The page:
Jun. 23, 2015

Andrey Khan


Andrey Khan

General Director, KazTransCom


Andrey Khan studied in Taganrog, majoring in Radio Engineering. He also received a degree in Finance and has extensive experience at a number of financial institutions. In 2004, he received an MBA from Kazakhstan University. He has been working for KazTransCom since 2003. In 2009, he became Deputy Chairman and in 2013, he became the company’s Management Board Chairman (Director General).

How is KazTransCom contributing to the development of Kazakhstan's IT network?

When it comes to internet penetration, only 8-10% of the Kazakhstani population had internet access in 2004, whereas today internet penetration has exceeded 70%. KazTransCom has historically focused on B2B transactions, and made a huge contribution in terms of infrastructure development in the oil and gas region, that is the western part of the country. We focused on production, whereas our competitors and other operators focused more on retail and doing business in the big cities. A lot of the infrastructure we are building is located in areas that specialize in production. Astana was one of the first cities with a large concentration of commercial companies that we started working in. We built most of the fiber optics in the city's Left Bank area. After that, we moved on to other cities that had a medium enterprise segment. There were situations where we approached companies that either had no internet access or were using highly expensive satellite or radio technologies, and we helped these businesses by providing them with internet access.

The latest trend among telecommunications companies is to focus on cutting prices. However, it is equally important to provide quality service in this segment of the market. How does KazTransCom plan to improve the quality of its service?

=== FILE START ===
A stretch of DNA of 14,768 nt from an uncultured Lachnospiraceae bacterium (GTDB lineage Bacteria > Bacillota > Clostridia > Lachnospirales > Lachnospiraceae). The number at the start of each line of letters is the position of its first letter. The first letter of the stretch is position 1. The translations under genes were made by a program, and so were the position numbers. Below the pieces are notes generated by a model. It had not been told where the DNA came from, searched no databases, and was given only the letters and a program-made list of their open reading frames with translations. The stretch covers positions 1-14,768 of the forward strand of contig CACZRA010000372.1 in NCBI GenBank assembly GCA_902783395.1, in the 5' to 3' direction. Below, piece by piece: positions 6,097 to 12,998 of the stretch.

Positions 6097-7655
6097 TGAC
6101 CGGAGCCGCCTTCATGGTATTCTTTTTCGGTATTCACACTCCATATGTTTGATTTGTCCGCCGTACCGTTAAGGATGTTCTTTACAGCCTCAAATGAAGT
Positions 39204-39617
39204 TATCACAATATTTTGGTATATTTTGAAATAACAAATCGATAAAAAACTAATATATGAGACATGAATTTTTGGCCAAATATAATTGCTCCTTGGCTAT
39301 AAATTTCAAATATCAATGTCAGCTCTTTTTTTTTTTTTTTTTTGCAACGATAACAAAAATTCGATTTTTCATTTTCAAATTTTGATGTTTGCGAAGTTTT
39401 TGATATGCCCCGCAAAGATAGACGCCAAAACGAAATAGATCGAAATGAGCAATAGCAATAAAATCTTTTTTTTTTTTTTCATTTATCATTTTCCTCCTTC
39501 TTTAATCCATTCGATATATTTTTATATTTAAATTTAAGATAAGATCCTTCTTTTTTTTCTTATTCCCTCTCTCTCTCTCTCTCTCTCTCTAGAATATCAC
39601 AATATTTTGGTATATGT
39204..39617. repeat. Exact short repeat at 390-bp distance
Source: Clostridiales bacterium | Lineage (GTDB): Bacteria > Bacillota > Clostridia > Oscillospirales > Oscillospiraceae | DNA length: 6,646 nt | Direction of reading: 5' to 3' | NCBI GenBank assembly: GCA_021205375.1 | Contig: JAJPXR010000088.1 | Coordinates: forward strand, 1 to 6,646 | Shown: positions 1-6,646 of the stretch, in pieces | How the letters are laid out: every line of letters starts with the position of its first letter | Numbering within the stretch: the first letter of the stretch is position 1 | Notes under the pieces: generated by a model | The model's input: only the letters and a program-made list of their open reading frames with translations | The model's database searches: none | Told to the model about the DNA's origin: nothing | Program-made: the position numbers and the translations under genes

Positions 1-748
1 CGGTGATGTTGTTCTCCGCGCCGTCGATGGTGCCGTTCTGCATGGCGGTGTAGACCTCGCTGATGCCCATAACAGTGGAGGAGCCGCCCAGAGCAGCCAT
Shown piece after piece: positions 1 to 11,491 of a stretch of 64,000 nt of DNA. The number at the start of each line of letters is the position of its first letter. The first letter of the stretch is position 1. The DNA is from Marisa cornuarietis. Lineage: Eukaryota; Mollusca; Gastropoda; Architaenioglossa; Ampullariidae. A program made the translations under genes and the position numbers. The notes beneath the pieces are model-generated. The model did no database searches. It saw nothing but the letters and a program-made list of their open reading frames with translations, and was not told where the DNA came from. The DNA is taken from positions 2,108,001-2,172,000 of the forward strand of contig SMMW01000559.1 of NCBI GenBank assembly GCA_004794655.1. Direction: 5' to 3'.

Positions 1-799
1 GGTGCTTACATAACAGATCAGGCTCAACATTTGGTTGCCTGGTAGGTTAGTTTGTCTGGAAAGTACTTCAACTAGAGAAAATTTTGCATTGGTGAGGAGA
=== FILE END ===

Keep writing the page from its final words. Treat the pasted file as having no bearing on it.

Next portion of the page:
The quality of the service we provide is very important, as is the price. It still has a serious impact on the choice of the operator. In terms of the fiber-optic networks that we are building and the infrastructure we are developing, we make sure to reserve specific loops. In places where we cannot secure them directly, we do it through our partners. This ensures that the quality of communications is high and does not suffer from any interruptions. Another measure we have taken in order to ensure uninterrupted connections is that we never partner with just one operator—we always team up with at least two. That is one of the technical policies of the company that helps ensure the quality of the connection.

What challenges and technical difficulties do you face trying to provide connectivity to the entire country, which is among the largest in the world?

Kazakhstan is a large country with a small population. If we look at the price of a meter of fiber optics per person, we can see that it is very expensive. You would have to invest between $160 and $200 million in order to create proper infrastructure here. Given that KazTransCom's revenue is around $87 million, we are physically unable to make such an investment. Another challenge we face is the fact that distances between cities are huge and some areas do not have infrastructure, electricity, or even roads. What is often required is to use equipment that can transmit signals for longer distances, and this increases the cost of building the necessary infrastructure.

What other trends do you see emerging in the Kazakhstani telecommunications market in the short term?

One of the up-and-coming developments is related to cloud computing. Kazakhtelecom will be making large investments in order to develop various cloud computing technologies for SMEs and the retail sector. We also expect a lot more fiber optics cables to be built in cities. This will greatly increase traffic amounts. Moreover, there are a lot of international companies coming into Kazakhstan—companies from Russia and abroad that have their own corporate connections. Another trend is actively developing LTE wireless data network technology. Satellite network technologies are not developing as quickly as some of the overground methods.